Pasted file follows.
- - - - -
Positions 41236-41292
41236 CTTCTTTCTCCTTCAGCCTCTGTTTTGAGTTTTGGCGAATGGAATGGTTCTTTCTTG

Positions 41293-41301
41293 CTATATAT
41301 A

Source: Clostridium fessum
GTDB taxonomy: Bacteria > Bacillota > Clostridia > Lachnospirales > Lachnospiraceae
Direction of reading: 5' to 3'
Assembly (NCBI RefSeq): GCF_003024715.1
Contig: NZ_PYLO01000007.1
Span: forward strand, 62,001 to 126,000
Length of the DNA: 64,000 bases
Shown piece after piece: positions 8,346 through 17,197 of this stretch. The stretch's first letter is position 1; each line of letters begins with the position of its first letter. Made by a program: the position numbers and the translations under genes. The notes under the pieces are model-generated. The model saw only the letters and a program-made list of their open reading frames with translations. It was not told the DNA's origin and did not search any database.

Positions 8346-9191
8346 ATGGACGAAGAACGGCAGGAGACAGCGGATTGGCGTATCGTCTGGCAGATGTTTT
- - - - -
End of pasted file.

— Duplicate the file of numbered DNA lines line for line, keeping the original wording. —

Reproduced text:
Positions 41236-41292
41236 CTTCTTTCTCCTTCAGCCTCTGTTTTGAGTTTTGGCGAATGGAATGGTTCTTTCTTG

Positions 41293-41301
41293 CTATATAT
41301 A

Source: Clostridium fessum
GTDB taxonomy: Bacteria > Bacillota > Clostridia > Lachnospirales > Lachnospiraceae
Direction of reading: 5' to 3'
Assembly (NCBI RefSeq): GCF_003024715.1
Contig: NZ_PYLO01000007.1
Span: forward strand, 62,001 to 126,000
Length of the DNA: 64,000 bases
Shown piece after piece: positions 8,346 through 17,197 of this stretch. The stretch's first letter is position 1; each line of letters begins with the position of its first letter. Made by a program: the position numbers and the translations under genes. The notes under the pieces are model-generated. The model saw only the letters and a program-made list of their open reading frames with translations. It was not told the DNA's origin and did not search any database.

Positions 8346-9191
8346 ATGGACGAAGAACGGCAGGAGACAGCGGATTGGCGTATCGTCTGGCAGATGTTTT